Russia still depends on the remnants of a blue-water navy inherited from the Soviet Union, but a new force is slowly rising to take its place both above and beneath the waves. This navy will be different, with a strategy of its own. The United States should not fear the Russian Navy, but it should respect and study what Moscow is trying to do with its naval forces. Failure to understand an adversary’s capabilities, and the logic behind them, is a good way to someday become unpleasantly surprised by them. Learning from that kind of experience usually comes at the expense of lives.
Imagine in a not so distant future a group of Russian Kalibr missiles closes in on a U.S. destroyer at supersonic speed, sprinting to target in their terminal phase. In this moment the captain will find little comfort in the stack of articles behind him arguing that the Russian Navy is no more. That Russia had spent so little on the corvettes that fired this salvo, and the United States so much on the ship about to receive it, will leave a great deal to reflect upon in the aftermath.
Analysis of Russian military capabilities tends to either portray the Russian military as a giant or as though it were on the verge of disappearance. These narratives trend towards the factually incorrect and profoundly unhelpful. This is why we study adversaries: to understand their strategy, doctrine, and the capabilities they’re investing in so as not to speak nonsense to power, but instead offer sound analysis and perspective.
The modern Russian Navy is not designed to compete with the U.S. Navy, but instead to counter it, and to support the strategy of a twenty-first-century Eurasian land power. Russia may be far less powerful than the Soviet Union, but it remains a great power nonetheless, with a military capable of achieving overmatch on its borders. Russia’s armed forces are strong enough to impose substantial costs in a conflict, and the country fields a capable nuclear arsenal that it won’t shy from using. The Russian Navy plays an important role in that strategy, and should not be overlooked despite its shortcomings.
The Russian Vision
Things would be simpler were Russia engaged in a futile attempt to compete with U.S. Navy, overspending on ships it can’t afford, pursuing missions that make little sense given the country’s geographical position and economic constraints. The recently signed Russian Naval Doctrine through 2030 makes bold claims about Russia’s desire to maintain the status of the world’s second naval power. While the Russian nuclear submarine force still holds second place in capability, and its ballistic missile submarine (SSBN) fleet in particular, there is no shipbuilding plan to turn the navy into a global competitor with the United States or China.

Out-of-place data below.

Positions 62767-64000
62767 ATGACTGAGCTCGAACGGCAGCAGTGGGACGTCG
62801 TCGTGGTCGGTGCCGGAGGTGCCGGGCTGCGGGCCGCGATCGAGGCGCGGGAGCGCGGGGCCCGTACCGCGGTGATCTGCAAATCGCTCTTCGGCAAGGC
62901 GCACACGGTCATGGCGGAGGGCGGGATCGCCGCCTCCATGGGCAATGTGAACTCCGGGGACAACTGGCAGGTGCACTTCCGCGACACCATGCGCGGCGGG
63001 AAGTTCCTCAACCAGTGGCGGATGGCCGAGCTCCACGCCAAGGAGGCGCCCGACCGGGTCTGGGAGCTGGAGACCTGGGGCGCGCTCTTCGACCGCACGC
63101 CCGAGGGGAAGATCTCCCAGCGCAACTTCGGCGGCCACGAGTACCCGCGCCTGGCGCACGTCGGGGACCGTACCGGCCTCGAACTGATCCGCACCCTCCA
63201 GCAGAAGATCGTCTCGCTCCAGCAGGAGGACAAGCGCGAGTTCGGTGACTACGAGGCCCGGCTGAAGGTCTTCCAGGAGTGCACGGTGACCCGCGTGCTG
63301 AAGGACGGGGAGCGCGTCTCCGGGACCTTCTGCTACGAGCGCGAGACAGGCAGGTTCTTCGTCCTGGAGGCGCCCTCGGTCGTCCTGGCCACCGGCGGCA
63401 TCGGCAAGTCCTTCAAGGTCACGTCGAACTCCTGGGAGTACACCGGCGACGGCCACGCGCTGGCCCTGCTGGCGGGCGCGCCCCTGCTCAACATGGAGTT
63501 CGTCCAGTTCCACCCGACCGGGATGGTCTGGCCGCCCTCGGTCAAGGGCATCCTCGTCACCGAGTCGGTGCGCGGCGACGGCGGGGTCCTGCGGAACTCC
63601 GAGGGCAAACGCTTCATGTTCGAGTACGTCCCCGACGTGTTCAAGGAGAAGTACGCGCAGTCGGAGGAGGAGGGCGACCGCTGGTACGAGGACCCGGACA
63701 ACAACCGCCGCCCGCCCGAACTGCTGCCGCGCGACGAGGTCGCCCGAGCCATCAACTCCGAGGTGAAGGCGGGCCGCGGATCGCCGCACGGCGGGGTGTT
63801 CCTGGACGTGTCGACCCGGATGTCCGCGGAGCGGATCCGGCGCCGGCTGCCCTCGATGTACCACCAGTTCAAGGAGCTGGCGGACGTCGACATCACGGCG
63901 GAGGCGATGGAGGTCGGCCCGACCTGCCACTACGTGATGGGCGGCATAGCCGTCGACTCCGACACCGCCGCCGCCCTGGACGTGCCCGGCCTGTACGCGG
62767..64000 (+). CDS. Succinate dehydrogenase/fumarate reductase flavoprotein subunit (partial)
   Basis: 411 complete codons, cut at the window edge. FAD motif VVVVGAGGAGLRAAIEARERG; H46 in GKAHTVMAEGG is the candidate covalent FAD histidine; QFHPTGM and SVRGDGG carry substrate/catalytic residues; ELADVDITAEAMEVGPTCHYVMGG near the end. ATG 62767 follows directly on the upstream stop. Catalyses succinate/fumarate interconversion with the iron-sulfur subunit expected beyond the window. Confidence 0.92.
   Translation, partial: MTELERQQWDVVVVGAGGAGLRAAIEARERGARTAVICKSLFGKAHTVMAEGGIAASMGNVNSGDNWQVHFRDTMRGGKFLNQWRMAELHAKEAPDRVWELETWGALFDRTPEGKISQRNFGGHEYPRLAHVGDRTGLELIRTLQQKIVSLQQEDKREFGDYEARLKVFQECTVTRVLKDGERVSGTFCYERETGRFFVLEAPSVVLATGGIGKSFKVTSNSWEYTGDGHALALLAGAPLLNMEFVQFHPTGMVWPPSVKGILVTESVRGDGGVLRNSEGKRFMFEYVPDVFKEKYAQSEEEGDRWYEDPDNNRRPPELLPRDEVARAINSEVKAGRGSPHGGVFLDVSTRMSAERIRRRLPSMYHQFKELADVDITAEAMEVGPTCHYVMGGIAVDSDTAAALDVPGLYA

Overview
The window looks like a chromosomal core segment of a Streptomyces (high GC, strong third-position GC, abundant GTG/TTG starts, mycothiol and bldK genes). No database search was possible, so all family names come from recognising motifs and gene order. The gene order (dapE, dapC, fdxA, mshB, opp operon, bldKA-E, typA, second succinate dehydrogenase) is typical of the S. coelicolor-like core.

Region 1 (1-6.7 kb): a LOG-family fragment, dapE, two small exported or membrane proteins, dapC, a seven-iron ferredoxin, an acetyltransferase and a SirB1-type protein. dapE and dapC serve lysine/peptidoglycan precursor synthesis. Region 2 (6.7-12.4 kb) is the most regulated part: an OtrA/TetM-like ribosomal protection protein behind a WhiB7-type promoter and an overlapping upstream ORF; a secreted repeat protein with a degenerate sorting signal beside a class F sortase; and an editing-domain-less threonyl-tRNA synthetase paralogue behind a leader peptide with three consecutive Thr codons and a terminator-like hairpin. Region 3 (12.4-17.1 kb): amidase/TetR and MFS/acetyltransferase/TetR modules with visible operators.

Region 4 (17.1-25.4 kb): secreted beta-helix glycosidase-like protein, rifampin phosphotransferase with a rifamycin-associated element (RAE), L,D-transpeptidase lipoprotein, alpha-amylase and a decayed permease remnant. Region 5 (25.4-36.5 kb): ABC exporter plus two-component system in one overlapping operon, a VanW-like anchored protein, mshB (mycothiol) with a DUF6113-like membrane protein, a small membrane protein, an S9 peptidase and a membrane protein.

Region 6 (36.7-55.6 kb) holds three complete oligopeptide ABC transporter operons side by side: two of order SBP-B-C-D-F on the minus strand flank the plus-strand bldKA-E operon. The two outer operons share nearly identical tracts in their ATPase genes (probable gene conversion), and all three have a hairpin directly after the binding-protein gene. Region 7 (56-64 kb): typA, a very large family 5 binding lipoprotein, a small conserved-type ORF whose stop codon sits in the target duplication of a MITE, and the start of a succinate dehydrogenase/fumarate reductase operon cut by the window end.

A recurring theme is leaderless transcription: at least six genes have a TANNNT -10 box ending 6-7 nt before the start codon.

Such pronouncements reflect the tradition of Russian leaders looking to the navy for status projection on the international arena, as a prominent symbol that Russia is a great power, able to show the flag far from its geographical confines. We need to look skeptically at official statements designed to make the Russian Navy feel more secure about its relevance (and budget), instead analyzing the strategy and procurement driving changes in the force. The Russian Navy is coalescing around four principal missions: defense of Russia’s maritime approaches and littorals, long-range precision strike with conventional and nuclear weapons, power projection via the submarine force, and defense of the sea-based nuclear deterrent carried aboard Russian SSBNs.
Alongside these missions is the traditional requirement for naval diplomacy for which Russia will always keep a few capital ships, even if they are as unlucky and unreliable as the Admiral Kuznetsov carrier. Upholding Russia’s status in international politics is one of the Russian Navy’s most important roles. Status projection might rank on par with power projection. Indeed, during the hard times of the 1990s and 2000s, the Russian Navy did little other than flag waving trips and ports of call. Naval diplomacy, particularly in the Asia-Pacific region, remains one of its chief tasks.
The Russian vision is to build a navy that can successfully keep the United States at arm’s length and integrate with layers of defenses, long-range anti-ship missiles, ground based aviation, submarines, coastal cruise-missile batteries and mines. In this manner Russia wishes to deny the United States access from the sea and make forced entry operations costly. Next, the Russian Navy is increasingly positioned to conduct long-range attacks with conventional weapons against fixed infrastructure targets, and plays an important role in nuclear escalation if called upon. The latest doctrine explicitly states the navy’s role in both long-range conventional fires and nonstrategic nuclear-weapons delivery as a means of deterring adversaries and shaping their decisionmaking in a crisis. While the numbers of current cruise-missile shooters may be relatively small, the next state armament program, GPV 2018–2025, intends to spend more on the missile count.